4. Vaginal Pessary:

A pessary is a rubber or plastic object (usually round or donut shaped) that functions as a birth control measure. A pessary can also be very helpful in dealing with uterine prolapse. It can help keep your uterus in place, and in some cases, it can even push it back to its original position.

5. Surgery:

There might be minor surgeries that you may want to consider instead of opting for the hysterectomy. Depending on your conditions, the surgeries may be the following:

a. Surgery For Treating Endometriosis:

In this surgery, the doctor may make a miniscule incision and perform a laparoscopic surgery to remove the scar and extra tissues growing on the walls of the uterus. It is these tissues that cause endometriosis. You needn’t worry, as this is a minor surgery that will not have any impact on your fertility. You will still be able to get pregnant after the procedure.

b. Surgery To Deal With Heavy And Prolonged Vaginal Bleeding:

Gynecologists will recommend Dilation and Curettage (D&C) to remove polyps or non-cancerous growths on the lining of your uterus. When these polyps grow or rupture, they can result in profuse vaginal bleeding. Also, they are instrumental in cause excessive bleeding during menstruation.

c. Surgery To Remove Uterine Fibroids Without Uterus Removal:

After having this procedure, you will still be able to get pregnant. This surgery is referred to as myomectomy. This surgery is performed either through the pelvic area or the cervix and vagina.

d. Surgery To Shrink The Size Of Uterine Fibroids:

This surgical procedure is known as myolisis. It can be a non-invasive procedure if the surgeon uses a laparoscope. It shaves the fibroids and reduces their size.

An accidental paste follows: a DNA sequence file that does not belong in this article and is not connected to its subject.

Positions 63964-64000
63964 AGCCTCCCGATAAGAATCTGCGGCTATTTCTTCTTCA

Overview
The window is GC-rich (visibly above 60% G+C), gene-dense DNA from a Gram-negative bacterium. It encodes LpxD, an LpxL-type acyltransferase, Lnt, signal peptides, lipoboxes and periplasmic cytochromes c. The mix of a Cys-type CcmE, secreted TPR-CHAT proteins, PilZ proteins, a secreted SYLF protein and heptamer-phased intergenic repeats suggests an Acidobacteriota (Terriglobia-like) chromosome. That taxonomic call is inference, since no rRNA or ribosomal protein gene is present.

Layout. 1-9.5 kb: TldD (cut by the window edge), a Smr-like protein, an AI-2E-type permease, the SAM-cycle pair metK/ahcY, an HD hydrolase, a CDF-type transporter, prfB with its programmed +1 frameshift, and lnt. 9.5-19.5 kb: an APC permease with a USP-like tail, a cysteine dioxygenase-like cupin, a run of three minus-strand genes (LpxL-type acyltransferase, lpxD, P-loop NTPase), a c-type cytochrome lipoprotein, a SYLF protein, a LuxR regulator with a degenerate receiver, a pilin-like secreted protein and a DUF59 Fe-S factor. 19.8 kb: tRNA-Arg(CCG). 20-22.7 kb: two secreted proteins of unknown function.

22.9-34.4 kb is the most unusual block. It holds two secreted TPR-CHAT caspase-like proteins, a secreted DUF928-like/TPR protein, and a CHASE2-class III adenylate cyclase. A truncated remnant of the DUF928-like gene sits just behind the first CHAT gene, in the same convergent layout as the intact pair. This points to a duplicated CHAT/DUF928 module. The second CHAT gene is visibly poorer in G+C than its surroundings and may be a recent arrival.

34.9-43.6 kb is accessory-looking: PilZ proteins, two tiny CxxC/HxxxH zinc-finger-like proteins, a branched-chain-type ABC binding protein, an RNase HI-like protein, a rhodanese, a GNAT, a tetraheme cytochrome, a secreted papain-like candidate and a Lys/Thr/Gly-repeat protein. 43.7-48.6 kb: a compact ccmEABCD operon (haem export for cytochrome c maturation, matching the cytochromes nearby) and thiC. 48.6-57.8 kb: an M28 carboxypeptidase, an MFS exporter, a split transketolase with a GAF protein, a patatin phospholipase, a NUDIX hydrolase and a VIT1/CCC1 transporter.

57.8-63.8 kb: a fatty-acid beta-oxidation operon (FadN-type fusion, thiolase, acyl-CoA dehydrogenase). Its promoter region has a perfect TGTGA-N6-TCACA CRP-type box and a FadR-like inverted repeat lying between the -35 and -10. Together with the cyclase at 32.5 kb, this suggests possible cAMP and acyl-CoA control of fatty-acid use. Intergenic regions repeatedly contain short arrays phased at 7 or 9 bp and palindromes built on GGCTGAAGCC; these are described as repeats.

[ Read: Egg Freezing ]

Types of Hysterectomy:

A hysterectomy is a hysterectomy, right? Wrong. There are different types of hysterectomy that can affect your ability to get pregnant. Here, we list some commonly known types:

1. Total Hysterectomy:

This is when the whole of the uterus is removed. The surgery involves the removal of the uterus along with the cervix. The surgeon may or may not remove your ovaries and fallopian tubes during uterus removal. Total hysterectomy is the most common type of hysterectomy that gynecologists perform.

2. Partial or Subtotal Hysterectomy:

In this type of hysterectomy, the doctor will remove just the uterus, but not the cervix. In this kind of surgery too, the surgeon may or may not remove your ovaries.

3. Radical Hysterectomy:

The doctor will recommend a radical hysterectomy if you have cervical cancer. In this type of hysterectomy, the surgeon will remove your uterus, cervix, tissues on both sides of the cervix as well as the upper part of your vagina. Again, your ovaries and fallopian tubes may or may not be surgically removed.

In all these types of the hysterectomy procedures, the ovaries may or may not be taken out. The specific conditions that you have and the need for the hysterectomy will determine the need to remove the ovaries. In most cases, your healthcare provider will recommend removing ovaries only you are at a risk of developing ovarian cancer.

All women who opt hysterectomy will stop having their menstrual periods. This typically means that you cannot get pregnant. However, there are cases when women conceive after hysterectomy, but in a majority of cases, this is an ectopic pregnancy.

How Is Hysterectomy Performed?

A hysterectomy is performed in several ways. The method of hysterectomy that your doctor will choose for you will depend on your health history and the reason why the doctor is performing the surgery on you. The different options for performing the hysterectomy are:

1. Abdominal Hysterectomy:

Here, the doctor will make an incision in the lower abdomen to remove the uterus and other reproductive organs.